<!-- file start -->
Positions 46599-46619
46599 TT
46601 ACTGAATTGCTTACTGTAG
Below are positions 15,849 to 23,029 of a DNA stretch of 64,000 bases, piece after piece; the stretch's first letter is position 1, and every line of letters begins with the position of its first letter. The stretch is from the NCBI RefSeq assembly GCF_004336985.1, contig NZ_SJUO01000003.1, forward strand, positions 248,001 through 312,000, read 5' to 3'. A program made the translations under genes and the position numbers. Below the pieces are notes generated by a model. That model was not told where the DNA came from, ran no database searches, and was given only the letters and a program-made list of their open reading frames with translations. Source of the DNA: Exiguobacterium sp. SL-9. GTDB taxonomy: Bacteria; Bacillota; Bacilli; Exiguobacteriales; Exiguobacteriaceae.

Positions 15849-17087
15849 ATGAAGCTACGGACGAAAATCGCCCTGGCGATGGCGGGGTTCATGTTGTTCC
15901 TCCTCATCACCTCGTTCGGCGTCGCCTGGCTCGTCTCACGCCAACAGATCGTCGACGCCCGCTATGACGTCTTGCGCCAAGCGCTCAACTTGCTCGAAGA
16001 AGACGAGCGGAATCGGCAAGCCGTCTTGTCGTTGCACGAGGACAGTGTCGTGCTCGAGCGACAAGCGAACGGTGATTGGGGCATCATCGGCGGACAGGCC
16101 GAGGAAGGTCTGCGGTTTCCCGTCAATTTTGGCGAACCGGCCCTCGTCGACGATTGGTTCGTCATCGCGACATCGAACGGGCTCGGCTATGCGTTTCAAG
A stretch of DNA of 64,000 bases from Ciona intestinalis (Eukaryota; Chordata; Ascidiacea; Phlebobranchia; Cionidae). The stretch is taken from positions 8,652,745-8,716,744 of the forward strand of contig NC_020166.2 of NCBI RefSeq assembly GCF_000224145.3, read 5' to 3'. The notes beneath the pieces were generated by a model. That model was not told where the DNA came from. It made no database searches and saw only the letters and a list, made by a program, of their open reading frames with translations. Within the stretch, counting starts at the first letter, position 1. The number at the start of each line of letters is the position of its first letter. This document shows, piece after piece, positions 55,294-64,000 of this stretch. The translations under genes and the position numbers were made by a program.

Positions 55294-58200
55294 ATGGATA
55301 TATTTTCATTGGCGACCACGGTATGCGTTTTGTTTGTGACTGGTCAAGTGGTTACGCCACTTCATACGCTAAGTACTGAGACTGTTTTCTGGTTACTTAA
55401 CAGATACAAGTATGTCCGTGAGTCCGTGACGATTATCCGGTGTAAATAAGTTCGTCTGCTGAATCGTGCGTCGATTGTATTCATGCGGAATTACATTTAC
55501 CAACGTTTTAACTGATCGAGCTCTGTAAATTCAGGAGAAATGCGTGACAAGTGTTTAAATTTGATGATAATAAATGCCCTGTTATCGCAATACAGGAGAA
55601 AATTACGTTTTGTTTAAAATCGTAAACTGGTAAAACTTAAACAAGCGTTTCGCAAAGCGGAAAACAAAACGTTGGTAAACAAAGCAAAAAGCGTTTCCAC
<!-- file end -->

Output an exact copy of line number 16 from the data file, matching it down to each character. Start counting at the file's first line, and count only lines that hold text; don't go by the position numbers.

55601 AATTACGTTTTGTTTAAAATCGTAAACTGGTAAAACTTAAACAAGCGTTTCGCAAAGCGGAAAACAAAACGTTGGTAAACAAAGCAAAAAGCGTTTCCAC